A WHAT Eyelid?!

The nictitating membrane (from Latin nictare, to blink) is a transparent or translucent eyelid that can be drawn across the eye to clean it, for protection and to moisten it while maintaining visibility and staying vigilant and aware of potential threats.

It slides horizontally across the eye approximately every 3-4 seconds – unless the crane is probing underwater, which they often do. As they use their long bills to probe for fish, frogs, snails and blue crab, the nictitating membrane remains over the eye, protecting it from sticks or other objects, all the while allowing them to see through the transparent eyelid.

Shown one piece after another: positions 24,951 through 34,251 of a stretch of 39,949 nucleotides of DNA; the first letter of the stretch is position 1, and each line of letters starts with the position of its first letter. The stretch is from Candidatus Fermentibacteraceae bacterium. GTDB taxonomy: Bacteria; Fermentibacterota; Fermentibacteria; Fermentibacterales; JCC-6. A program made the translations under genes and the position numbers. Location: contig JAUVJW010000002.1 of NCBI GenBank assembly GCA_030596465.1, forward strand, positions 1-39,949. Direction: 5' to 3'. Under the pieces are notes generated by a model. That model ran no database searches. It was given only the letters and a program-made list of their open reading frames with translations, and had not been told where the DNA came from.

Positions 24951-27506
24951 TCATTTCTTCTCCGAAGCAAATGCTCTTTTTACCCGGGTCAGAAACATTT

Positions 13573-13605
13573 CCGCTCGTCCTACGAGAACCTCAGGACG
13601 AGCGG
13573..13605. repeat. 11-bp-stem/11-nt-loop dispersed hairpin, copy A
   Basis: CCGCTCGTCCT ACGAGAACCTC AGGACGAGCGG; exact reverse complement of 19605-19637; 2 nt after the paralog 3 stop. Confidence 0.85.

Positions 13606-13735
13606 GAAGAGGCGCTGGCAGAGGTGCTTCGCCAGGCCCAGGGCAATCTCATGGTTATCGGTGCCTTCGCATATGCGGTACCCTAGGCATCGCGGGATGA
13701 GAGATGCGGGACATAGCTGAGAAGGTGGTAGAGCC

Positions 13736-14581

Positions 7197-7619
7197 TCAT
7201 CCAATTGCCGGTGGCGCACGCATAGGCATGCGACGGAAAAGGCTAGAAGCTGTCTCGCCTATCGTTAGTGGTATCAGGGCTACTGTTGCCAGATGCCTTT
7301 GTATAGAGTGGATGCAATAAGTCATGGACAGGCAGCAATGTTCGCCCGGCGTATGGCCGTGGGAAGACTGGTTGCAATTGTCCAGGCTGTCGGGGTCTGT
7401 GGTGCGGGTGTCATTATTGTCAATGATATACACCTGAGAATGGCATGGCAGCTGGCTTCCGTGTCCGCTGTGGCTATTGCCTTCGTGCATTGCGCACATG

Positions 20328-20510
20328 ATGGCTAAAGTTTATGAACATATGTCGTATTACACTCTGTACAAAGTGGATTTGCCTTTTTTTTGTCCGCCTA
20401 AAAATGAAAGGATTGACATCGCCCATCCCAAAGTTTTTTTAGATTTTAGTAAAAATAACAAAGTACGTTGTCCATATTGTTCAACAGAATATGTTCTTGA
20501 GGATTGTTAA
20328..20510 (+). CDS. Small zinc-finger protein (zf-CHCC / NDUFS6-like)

Take a look at the photos below to see the nictitating membrane of Whooping crane number 4-12 in the open and closed position. CLICK the image to enlarge.

nictitating membrane, whooping crane

The image on the left is 4-12 with the nictitating membrane open. On the right the membrane is still covering his eye. Notice the drop of water on his bill? He’s likely just come up for air and hasn’t yet opened the membrane.

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3 Comments

  1. Margie Tomlinson February 18, 2015 8:52 pm

    Thank you, Heather! This is great, interesting info., and what a handsome bird this one is!

  2. Bikebrains February 18, 2015 3:00 pm

    “As they use their long bills to probe for fish, frogs, snails and blue crab,”. On the subject of blue crabs, were the colts ever treated to a Welcome-to-St.-Marks bucket of blue crabs?

  3. Patti February 18, 2015 6:14 am

    Now that’s a cool feature! Have heard it but yet to see it! great photos…:)